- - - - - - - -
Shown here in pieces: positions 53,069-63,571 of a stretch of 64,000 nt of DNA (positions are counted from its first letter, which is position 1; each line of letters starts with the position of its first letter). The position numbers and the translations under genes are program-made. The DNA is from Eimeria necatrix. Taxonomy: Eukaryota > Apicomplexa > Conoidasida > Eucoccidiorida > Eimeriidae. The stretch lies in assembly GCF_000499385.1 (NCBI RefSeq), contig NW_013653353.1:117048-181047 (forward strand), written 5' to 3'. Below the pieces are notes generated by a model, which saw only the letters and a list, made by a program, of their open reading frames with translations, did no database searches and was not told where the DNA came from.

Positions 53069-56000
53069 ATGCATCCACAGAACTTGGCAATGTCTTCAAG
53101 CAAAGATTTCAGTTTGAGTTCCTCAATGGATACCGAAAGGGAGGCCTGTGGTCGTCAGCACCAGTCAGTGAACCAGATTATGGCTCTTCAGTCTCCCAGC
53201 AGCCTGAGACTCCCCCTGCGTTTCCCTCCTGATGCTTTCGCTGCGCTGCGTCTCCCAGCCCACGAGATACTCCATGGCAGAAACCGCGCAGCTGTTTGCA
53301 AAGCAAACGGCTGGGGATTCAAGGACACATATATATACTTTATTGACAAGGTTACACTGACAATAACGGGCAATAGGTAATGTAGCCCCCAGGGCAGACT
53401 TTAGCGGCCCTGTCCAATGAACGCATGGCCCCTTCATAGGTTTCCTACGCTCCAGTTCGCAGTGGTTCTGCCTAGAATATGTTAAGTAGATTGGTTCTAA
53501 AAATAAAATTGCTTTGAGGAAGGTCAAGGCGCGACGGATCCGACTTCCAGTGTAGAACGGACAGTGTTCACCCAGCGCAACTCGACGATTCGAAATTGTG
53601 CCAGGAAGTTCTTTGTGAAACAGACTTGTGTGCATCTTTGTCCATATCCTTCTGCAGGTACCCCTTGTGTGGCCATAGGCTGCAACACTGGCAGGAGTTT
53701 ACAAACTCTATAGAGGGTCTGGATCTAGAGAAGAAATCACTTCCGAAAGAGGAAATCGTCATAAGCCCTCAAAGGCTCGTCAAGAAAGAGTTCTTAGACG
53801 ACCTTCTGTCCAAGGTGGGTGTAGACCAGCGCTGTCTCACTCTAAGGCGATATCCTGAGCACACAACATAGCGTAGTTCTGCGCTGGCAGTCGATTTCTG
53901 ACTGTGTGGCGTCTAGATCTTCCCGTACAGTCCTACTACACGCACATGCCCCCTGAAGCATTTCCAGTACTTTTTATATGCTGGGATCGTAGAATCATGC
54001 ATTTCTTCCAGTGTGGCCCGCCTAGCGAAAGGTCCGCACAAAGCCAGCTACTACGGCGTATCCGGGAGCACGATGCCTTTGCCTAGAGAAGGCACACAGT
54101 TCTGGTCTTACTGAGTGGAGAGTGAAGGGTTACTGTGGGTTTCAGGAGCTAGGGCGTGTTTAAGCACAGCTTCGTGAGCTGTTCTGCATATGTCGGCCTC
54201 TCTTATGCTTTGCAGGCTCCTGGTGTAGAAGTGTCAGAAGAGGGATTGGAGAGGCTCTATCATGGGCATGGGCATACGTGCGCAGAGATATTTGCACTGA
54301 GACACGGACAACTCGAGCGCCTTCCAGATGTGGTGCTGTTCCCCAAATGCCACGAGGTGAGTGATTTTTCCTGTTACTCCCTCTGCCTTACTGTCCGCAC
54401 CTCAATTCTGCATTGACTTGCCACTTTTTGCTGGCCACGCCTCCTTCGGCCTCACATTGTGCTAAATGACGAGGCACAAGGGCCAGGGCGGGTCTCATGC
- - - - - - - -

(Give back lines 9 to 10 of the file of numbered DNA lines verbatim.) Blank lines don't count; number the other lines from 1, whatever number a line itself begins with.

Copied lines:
53601 CCAGGAAGTTCTTTGTGAAACAGACTTGTGTGCATCTTTGTCCATATCCTTCTGCAGGTACCCCTTGTGTGGCCATAGGCTGCAACACTGGCAGGAGTTT
53701 ACAAACTCTATAGAGGGTCTGGATCTAGAGAAGAAATCACTTCCGAAAGAGGAAATCGTCATAAGCCCTCAAAGGCTCGTCAAGAAAGAGTTCTTAGACG